I explained cancer & chemo to my students in class and showed them how I was losing my hair. I told those boys in Grade 6, “You all play with your nuts!” They started laughing. Yep, well, we all play –  big and small boys! I told them,”If you feel a lump, go to your mother or father and tell them you had a teacher who told you to see the doctor if that happens.   Two of the grade 6 boys came back the next day and told me that they had felt strings at the back of their nuts. I explained to them that those strings belong there. When they left, I smiled: Two came and asked. Hopefully all the others would at least be checking their nuts. That is why my book is called: Love Your Nuts!

Depression Forces Me to Face My Fears

All of this happened at the end of 1995. I had the courage to go on in life, but during 1996 I slowly turned into a very negative and depressed person. The fear that cancer might return was on my mind all the time. Every time my body hurt somewhere … I just thought:  cancer. I didn’t enjoy teaching anymore. Children and staff irritated me! I decided to resign and do something for myself. I needed time for myself: Time to face my problem; time to solve my problem.

I resigned and started traveling. I backpacked the world for 2 years! To finance this I worked on a campsite in Munich during the summer season. I started there in March. In April there was not much going on, so my boss gave me a week off. I decided to travel somewhere because I had to be in Munich for the whole summer.

I had the idea of flying to Budapest, but the flight and train tickets were too expensive. So I asked the travel agent if there were any specials, and there was: to New York. She checked flight availability and there were still seats left for that evening. She stared at me when I said I would like to fly that night. I bought a ticket, then went into a bookshop to get a travel guide.

Back at the campsite I packed my stuff, had a shower and set off to the airport. Only after checking in I realized what I was doing. On the way to New York I browsed the travel guide because I had no idea how to get from the airport to Manhattan, where to stay, what to do … While browsing I found an ad: helicopter rides over Manhattan. My bucket list popped up in my mind. I decided that it didn’t matter how much it was going to cost … I would fly over Manhattan.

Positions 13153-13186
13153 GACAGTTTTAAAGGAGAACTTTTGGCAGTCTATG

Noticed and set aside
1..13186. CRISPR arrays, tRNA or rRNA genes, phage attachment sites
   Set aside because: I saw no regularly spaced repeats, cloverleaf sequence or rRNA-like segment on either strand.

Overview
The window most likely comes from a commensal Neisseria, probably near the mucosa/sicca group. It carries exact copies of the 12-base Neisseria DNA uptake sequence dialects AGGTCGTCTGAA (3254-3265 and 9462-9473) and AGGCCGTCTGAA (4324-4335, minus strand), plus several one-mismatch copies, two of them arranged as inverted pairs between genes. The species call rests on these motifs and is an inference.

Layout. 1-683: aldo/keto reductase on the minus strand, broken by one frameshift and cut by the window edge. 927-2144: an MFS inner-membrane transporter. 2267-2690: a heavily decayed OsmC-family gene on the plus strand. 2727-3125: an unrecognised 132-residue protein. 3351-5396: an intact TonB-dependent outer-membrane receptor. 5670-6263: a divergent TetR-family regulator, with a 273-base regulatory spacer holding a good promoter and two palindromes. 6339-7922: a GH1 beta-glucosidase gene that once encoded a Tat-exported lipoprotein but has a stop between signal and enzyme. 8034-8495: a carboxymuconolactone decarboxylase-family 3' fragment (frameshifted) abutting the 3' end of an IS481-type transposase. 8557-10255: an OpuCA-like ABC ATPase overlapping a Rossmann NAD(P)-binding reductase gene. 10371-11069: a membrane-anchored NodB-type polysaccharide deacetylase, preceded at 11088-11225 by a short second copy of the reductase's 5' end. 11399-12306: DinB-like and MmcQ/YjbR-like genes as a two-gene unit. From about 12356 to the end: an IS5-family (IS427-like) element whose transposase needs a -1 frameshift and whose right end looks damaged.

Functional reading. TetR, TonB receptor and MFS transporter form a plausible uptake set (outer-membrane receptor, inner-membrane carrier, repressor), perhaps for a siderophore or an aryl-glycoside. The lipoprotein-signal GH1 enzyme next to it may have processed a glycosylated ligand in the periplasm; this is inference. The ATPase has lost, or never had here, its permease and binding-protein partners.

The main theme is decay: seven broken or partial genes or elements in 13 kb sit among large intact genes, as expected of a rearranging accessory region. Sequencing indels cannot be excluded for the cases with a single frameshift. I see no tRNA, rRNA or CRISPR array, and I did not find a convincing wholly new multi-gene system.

On the fourth day the weather was perfect for a flight. While flying over Manhattan, tears were running! The others must have thought I was crazy or afraid of heights or whatever … That flight changed my attitude towards life! When I was negative and depressed, life was meaningless. Pointless! No reason to live. If I died, who would miss me? My family and friends perhaps. And another teacher would take over my biology classes and carry on teaching. Insane thoughts, but my default setting at that time!

Living My Dreams Restores My Zest for Life

Only after that flight I slowly came to the realization that life just makes sense if you have aims or dreams. If you don’t skip any of life’s challenges.

On my way back to Munich I decided to travel to all the destinations on the bucket list. My zest for life slowly returned! In those 2 years of travelling I went to all the destinations except for Rio. That’s still on the list. In the two years of traveling I fought a mental/emotional fight. I tried to erase the negative experience out of my system, because I wanted a normal life again. I read a lot of books about religions, psychology, life and death. I spent a lot of time on my own and did a good clean-up of my hard drive, called brain!

I returned to Namibia after 2 years and started teaching at my old school again. I was looking forward to it. But seeing family and friends was not easy. It took me nearly a year to fit in again. I changed a lot in those 2 years. In Windhoek little has changed. The people – as in every city in the world – have their routine. Often conversations didn’t last long because I couldn’t share what I had experienced or I could share it only in part.

I have seen life from a different angle. A cancer survivor once said to me: “Life is like light. Some people see only white light. Cancer shattered my white light like a prism. I relish the entire range of colours!”